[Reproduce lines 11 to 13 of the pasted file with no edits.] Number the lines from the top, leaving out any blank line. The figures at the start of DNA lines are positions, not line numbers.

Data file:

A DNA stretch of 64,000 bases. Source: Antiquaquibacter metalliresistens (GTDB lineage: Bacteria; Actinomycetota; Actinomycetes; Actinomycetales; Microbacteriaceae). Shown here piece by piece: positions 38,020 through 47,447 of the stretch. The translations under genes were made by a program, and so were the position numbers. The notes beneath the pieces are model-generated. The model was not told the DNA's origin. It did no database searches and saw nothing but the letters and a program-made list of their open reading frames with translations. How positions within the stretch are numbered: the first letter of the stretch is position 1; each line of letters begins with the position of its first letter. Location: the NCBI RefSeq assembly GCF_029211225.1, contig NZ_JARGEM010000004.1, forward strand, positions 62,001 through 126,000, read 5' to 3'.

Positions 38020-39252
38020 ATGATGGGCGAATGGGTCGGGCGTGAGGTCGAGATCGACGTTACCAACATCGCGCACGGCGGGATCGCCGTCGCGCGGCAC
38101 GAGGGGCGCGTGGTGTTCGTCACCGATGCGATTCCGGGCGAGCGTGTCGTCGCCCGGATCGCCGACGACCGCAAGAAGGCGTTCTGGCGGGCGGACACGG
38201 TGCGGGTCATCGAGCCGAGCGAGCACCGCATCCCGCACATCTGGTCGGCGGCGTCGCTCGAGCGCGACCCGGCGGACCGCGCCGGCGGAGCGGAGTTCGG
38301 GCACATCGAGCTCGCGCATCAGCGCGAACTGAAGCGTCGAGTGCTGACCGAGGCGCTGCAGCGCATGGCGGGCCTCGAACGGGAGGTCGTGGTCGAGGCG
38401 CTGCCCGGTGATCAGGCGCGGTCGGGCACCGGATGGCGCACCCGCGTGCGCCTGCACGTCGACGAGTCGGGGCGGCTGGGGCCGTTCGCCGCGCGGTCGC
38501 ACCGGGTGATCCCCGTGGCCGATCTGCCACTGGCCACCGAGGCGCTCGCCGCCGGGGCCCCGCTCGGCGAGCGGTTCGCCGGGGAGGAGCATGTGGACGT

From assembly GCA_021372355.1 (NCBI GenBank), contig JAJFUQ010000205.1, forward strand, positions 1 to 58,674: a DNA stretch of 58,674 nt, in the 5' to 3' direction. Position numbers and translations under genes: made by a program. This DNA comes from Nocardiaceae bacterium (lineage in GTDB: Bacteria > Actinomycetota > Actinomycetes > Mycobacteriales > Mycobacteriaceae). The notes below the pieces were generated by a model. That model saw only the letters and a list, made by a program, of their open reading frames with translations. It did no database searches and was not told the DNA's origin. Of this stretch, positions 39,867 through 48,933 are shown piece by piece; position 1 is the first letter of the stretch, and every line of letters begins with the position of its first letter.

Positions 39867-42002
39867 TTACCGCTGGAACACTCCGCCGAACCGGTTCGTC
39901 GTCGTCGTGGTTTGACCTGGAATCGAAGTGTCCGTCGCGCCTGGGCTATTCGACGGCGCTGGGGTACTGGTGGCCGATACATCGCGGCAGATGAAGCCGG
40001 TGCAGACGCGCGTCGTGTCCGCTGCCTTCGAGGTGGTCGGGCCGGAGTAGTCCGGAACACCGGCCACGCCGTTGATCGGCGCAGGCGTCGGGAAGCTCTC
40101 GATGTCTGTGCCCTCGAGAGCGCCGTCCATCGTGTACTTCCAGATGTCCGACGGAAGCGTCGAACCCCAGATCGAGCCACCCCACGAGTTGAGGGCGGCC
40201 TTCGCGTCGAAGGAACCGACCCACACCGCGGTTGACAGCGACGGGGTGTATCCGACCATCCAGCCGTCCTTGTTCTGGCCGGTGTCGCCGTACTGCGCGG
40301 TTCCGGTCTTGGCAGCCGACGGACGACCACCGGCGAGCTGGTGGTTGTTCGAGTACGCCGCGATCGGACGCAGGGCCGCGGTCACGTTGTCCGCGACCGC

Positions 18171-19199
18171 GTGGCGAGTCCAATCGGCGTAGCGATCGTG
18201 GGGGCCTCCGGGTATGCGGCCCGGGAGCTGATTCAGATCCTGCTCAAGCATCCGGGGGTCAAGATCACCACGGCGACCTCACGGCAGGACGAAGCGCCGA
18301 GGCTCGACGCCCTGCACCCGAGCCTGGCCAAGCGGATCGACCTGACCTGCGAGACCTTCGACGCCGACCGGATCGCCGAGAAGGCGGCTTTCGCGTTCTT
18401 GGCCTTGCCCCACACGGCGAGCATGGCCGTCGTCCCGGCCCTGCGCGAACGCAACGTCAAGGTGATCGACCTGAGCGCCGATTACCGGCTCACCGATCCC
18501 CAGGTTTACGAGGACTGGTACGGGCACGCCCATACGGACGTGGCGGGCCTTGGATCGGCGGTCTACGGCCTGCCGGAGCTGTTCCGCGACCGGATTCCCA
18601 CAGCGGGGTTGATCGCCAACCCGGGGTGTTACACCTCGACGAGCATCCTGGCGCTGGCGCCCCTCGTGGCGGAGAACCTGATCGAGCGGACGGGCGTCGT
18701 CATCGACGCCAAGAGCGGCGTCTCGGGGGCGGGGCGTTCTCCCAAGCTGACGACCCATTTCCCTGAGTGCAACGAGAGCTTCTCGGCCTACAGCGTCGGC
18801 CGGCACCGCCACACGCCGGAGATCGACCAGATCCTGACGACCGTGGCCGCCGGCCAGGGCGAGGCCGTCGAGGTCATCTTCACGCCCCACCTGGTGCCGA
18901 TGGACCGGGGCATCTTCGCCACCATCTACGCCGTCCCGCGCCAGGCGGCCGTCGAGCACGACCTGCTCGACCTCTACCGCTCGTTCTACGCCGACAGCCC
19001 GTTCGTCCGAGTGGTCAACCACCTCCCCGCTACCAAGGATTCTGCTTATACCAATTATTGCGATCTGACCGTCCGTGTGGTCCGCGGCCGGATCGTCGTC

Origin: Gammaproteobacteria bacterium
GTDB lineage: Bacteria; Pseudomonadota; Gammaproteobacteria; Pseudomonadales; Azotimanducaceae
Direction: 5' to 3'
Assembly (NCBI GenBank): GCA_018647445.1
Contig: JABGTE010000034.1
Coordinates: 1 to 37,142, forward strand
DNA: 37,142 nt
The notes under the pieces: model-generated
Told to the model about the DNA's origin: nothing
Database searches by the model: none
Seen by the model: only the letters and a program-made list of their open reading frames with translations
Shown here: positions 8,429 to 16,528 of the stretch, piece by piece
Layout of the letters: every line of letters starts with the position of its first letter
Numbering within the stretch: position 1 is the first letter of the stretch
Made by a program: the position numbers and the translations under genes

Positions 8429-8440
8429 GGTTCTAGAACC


39867 TTACCGCTGGAACACTCCGCCGAACCGGTTCGTC
39901 GTCGTCGTGGTTTGACCTGGAATCGAAGTGTCCGTCGCGCCTGGGCTATTCGACGGCGCTGGGGTACTGGTGGCCGATACATCGCGGCAGATGAAGCCGG
40001 TGCAGACGCGCGTCGTGTCCGCTGCCTTCGAGGTGGTCGGGCCGGAGTAGTCCGGAACACCGGCCACGCCGTTGATCGGCGCAGGCGTCGGGAAGCTCTC